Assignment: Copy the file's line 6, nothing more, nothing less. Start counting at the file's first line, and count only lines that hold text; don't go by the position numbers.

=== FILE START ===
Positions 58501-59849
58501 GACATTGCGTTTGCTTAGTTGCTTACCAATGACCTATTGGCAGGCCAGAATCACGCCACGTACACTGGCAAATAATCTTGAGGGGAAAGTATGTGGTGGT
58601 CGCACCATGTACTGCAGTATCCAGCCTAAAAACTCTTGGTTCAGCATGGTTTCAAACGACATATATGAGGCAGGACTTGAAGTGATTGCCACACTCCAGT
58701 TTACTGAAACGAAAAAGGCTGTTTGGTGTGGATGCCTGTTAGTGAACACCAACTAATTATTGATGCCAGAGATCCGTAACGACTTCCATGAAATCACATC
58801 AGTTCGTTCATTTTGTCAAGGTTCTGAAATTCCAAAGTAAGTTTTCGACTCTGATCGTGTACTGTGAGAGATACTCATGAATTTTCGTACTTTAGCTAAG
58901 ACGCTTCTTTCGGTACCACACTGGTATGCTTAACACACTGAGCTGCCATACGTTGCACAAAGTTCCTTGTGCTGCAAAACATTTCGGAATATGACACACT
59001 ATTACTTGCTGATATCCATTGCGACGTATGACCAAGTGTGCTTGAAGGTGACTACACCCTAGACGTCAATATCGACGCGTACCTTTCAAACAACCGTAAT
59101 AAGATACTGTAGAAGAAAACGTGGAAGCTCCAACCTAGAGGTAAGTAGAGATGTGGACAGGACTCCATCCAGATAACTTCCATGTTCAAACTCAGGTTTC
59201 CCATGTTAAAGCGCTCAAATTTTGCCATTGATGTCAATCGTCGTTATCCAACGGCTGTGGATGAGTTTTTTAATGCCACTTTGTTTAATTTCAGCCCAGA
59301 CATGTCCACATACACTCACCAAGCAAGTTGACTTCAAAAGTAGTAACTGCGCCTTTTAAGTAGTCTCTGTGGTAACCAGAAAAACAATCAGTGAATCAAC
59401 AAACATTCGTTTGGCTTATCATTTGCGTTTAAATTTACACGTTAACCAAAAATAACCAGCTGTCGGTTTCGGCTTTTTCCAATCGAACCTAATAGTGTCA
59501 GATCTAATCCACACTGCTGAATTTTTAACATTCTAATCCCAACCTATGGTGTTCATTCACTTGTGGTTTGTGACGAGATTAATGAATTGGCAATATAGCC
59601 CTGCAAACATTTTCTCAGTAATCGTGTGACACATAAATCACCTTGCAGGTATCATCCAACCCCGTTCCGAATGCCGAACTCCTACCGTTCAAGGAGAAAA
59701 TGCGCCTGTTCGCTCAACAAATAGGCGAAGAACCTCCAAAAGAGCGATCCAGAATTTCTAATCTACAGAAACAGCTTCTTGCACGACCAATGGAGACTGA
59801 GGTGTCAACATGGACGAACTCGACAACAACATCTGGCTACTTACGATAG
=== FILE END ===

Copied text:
58901 ACGCTTCTTTCGGTACCACACTGGTATGCTTAACACACTGAGCTGCCATACGTTGCACAAAGTTCCTTGTGCTGCAAAACATTTCGGAATATGACACACT